I just finished teaching a two-day Kubernetes workshop, and I had a few surprises.
This wasn’t my first time presenting a technical topic in front of people, but this was my first time teaching a class of 20+ developers how to use Kubernetes effectively in their daily jobs.
Without going into too many details about the difference between a technical presentation and a technical training, let me just say that throughout a training, you need to ensure that people understand the information you’re trying to teach them — and they can act on it.
If you’re planning to start using Kubernetes in your team, I’ve listed a few topics that seemed to be especially hard to grasp for my students. If you want to make sure your team gets the most out of a Kubernetes training, here are my recommendations for the topics that need special attention so the event is a success for everyone involved.
The most common way to define Kubernetes configuration is using the YAML file format. Almost all the examples you’ll find online will be written in YAML.
Anyone who has experience on a team that deploys its application on Kubernetes knows that with time, you end up with a huge wall of small YAML files that define all of the resources in your environment.
I was surprised to see that many participants in the course didn’t have enough experience working with YAML. I planned on showing only one slide to refresh everyone’s memory, however, during the first lab assignment, it became obvious that I should have spent a little bit more time on that topic.
Kubernetes’ YAML configuration is relatively complex. You not only need to understand how to write a simple key/value object, but with Kubernetes, you’ll use YAML’s more advanced features, like how to work with blobs of text or with more complex “array in a hash in an array” type of structures.
Since the course was aimed at developers, I deliberately eliminated in-depth explanations about the inner workings of K8s networking.
However, some concepts like services are hard to explain without at least a basic understanding of networking concepts like Virtual IPs or the methods used to route traffic from the outside world using a reverse proxy or load balancers.
Unfortunately, it seemed that this topic was very hard to explain, even to more experienced developers in the room. I blame the curse of knowledge for that! (More on that a bit later.)
For the next iteration of the workshop, I will rework this part of the training and try to spend more time explaining the basics of networking and instead of assuming that it’s common knowledge.
Many Small, Interconnected Components
Kubernetes resources are small interconnected components that can be leveraged in many different ways. For Kubernetes users, it’s a very good thing to have a huge list of little pieces that you can combine to build your own solutions, like Lego bricks.
I found that it’s hard to explain all these concepts to beginners who will need to learn about a lot of small components and practice using them before they will even be able to deploy their first applications.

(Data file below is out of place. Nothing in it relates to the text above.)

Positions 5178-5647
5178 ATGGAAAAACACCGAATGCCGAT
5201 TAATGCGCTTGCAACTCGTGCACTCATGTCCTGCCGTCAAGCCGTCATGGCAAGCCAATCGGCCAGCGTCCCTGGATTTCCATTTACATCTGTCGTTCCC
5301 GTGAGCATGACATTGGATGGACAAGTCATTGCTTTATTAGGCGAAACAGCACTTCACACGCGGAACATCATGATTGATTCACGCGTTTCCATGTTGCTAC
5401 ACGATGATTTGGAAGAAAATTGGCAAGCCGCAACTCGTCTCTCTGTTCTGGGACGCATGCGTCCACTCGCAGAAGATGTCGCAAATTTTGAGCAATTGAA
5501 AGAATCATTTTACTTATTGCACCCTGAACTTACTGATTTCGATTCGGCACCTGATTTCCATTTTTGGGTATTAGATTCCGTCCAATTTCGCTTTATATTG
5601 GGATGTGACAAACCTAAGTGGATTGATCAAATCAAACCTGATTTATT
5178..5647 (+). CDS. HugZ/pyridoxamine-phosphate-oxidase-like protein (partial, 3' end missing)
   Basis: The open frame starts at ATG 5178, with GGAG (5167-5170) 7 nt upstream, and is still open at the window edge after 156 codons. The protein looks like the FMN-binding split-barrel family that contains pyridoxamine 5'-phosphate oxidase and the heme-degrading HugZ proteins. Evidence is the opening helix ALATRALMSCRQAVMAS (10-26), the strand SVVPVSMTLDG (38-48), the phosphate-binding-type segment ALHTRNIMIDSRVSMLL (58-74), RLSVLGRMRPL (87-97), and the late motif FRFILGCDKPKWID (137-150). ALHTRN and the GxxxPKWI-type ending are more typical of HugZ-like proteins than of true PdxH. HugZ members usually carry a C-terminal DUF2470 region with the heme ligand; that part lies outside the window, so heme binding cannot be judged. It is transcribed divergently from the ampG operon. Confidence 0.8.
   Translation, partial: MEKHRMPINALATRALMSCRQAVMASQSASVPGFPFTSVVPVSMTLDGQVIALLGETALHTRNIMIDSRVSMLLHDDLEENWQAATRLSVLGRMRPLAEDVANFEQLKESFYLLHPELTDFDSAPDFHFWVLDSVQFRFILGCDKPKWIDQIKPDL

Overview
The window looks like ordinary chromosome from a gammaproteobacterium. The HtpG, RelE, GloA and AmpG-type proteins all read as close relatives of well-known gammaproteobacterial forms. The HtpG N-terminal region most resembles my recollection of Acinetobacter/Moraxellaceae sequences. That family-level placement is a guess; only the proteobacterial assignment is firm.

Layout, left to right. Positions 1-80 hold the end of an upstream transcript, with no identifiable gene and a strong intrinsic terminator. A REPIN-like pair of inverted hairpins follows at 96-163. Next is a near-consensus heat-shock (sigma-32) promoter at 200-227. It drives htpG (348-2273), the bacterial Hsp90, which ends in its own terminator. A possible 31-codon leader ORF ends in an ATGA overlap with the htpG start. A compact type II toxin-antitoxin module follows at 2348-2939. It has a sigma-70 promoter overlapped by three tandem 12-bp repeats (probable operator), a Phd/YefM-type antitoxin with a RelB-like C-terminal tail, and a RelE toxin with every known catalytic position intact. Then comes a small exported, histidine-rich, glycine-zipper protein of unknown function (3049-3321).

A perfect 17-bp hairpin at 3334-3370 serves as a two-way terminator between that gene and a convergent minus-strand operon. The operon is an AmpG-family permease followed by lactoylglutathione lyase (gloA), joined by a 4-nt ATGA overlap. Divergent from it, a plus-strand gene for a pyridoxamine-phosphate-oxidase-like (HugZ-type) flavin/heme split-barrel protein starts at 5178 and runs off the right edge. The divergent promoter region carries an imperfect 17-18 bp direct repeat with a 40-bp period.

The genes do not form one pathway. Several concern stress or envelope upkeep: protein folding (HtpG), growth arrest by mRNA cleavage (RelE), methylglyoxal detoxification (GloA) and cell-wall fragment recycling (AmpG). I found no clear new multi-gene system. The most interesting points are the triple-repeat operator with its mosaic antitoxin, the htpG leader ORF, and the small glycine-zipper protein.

I spent a good portion of the first day explaining the core concepts of Kubernetes even before we could tackle the important topics like Ingress and deployments.
To explain about the deployment resource, first I needed to explain and practice topics like these:
- Docker, and why we should run one process per container
- Pods, and why we need more than one container per Pod
- Services, and how they help with service discovery and exposing your application to the outside world
- ReplicaSets, and how they differ from the Replication Controllers
By the time we got to deploying the first “serious” application on our dev clusters, it was already almost the end of the first day, and it was obvious that everyone was already exhausted.
Why Do We Need Kubernetes?
When preparing the materials for any technical workshop, no matter how small it may be, it’s important to be aware of the “curse of knowledge” bias. We almost always assume that our audience will have the same experience and background as we have.
As I was preparing for this training, I had a very long debate with myself about if I should include a presentation that explains the challenges of Docker orchestration and leads the student to understand why Kubernetes is even necessary.
I’m so happy that eventually I included these slides! Having extra material on the evolution of Docker from a developer’s tool to a production infrastructure component was a lifesaver. Presenting this material to the class helped prepare the background for more technical and hands-on topics that came afterwards.
Nowadays, Docker and Kubernetes has such a huge momentum that it’s hard to remember that Docker is still a fairly young technology, and a lot of the developers still didn’t have a chance to work with Docker in production to experience the problems Kubernetes solves.
Maybe it will change in a year or two, but for now, make sure to include a few slides that provide a wider context than “just” Kubernetes as a technology. Adding a short introduction about the challenges of Docker orchestration plus Kubernetes’ history and ecosystem is a great idea.
I really enjoyed the process of designing and presenting this technical training, so I’ll probably do a few additional workshops in the future. It was a huge pleasure to see how people learn and evolve.
If you’re managing a small team of developers and planning to start using Kubernetes in the near future, I recommend setting aside at least half a day for a hands-on workshop. You can use the syllabus from my Kubernetes training as a baseline for topics you will need to cover. Pay a special attention to the topics I’ve mentioned in this article, and make sure that you set aside your assumptions about developers’ current knowledge base and cover them in a bit more detail.